With fewer workers employed in the services sector, the production of non traded services will fall. This reduces the excess supply of services, which will ease the downward pressure. Eventually, when the prices have fallen enough, so that enough workers have lost their jobs, the excess supply of services is eliminated. The size of the adjustment in this “Keynesian” case is quite large because there is a vicious circle at work. As people lose their jobs, the country’s national income falls (so the line showing national income is shifting in closer to the origin, which shows where income is 0). The fall in income reduces the demand for services even further than the initial reduction in foreign financing. It is this mechanism, the vicious circle (known as the Keynesian multiplier), that makes the internal devaluation process so terrible. The problem is even worse than the standard Keynesian model because services prices fall in response to the excess supply, creating even more unemployment than a one good model would predict.

Where does the process stop? If we make a simplifying assumption that the economy always consumes goods and services in a fixed proportion (along the ray O H G F), then it stops when the output of services has fallen by the distance FH.
What is more, profits in this equilibrium are lower than in the frictionless equilibrium, meaning that firms face greater challenges paying back their debts. We can see this by imagining what would happen if wages could fall. If wages were to fall, as they did in the case when wages were fully flexible, service sector profits would start to rise and not just because labour is cheaper. As wages fall, so too does unemployment, national income starts to rise and as it does, the economy demands more services, the price of services is bid up and the combination of the lower unemployment and higher prices means that more services are produced. So profits rise because services prices are higher, services output is higher and wages are lower.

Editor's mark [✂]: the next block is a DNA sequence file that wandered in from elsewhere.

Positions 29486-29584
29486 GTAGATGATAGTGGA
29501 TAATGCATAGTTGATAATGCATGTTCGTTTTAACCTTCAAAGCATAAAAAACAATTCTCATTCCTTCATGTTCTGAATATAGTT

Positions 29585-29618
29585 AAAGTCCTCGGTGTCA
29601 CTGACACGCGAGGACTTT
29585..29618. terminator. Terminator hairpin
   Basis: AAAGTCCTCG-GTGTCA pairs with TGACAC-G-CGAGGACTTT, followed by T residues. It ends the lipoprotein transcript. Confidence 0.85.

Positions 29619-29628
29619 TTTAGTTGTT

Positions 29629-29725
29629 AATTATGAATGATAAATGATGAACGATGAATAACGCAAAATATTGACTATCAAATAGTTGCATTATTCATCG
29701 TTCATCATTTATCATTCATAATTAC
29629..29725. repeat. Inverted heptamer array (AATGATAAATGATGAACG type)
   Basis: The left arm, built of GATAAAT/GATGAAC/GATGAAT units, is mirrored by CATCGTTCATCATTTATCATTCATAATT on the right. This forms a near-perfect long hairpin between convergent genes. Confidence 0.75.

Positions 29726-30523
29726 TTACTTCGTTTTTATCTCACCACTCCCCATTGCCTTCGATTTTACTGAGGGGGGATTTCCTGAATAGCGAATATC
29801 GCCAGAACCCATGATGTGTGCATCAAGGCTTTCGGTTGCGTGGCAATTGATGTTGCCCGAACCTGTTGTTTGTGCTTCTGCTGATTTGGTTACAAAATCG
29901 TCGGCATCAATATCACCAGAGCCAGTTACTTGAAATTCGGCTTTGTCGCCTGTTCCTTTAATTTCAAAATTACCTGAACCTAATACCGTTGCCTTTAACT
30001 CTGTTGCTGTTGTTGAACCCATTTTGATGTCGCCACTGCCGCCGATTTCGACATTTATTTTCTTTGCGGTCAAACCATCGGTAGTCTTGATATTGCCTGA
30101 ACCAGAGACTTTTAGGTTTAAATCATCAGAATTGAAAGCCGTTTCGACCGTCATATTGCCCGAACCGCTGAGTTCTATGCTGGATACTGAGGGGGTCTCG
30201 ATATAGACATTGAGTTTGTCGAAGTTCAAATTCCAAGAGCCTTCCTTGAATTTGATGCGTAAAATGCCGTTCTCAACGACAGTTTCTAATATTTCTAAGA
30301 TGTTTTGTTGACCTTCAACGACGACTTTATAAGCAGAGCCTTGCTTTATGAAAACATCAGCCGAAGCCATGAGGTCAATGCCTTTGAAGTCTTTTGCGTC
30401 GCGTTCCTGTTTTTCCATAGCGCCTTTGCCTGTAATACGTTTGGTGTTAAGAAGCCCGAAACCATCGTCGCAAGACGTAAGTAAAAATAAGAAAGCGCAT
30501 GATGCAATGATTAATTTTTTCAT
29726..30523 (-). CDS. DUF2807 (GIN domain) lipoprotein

The fall in the wage also induces an increase in the production of traded goods too as goods producing workers also hire some of the unemployed. Profits therefore also rise in the traded sector, because the traded goods sector firms are also selling more and paying lower wages. So that sector is better off too. In fact, as output and incomes rise the economy moves from producing (and consuming at H) to G, the equilibrium we described in the frictionless case.
This overly long post is going to stop here. It’s already been too long. But what Torrens hopes you got out of this is simple. Suppose that prices and wages are set in euros (the foreign currency) and there is a sudden reduction in the supply of credit to the economy. Then euro services prices will start to be bid down and if wages are fixed in euro terms, this will cause unemployment, a fall in national output. This is not controversial. But it is important.

The next post will argue that the introduction of a new currency can be used to effectively rewrite wage contracts so that they are paid in terms of domestic currency. If this is done, then unemployment could be alleviated, and many of the problems associated with the internal devaluation will be eliminated. Indeed profits (in euro terms) will rise, and this will alleviate stress in the banking system, not worsen it. Anyway, that is for next time.

2 thoughts on “Pass the Salter

Leave a Reply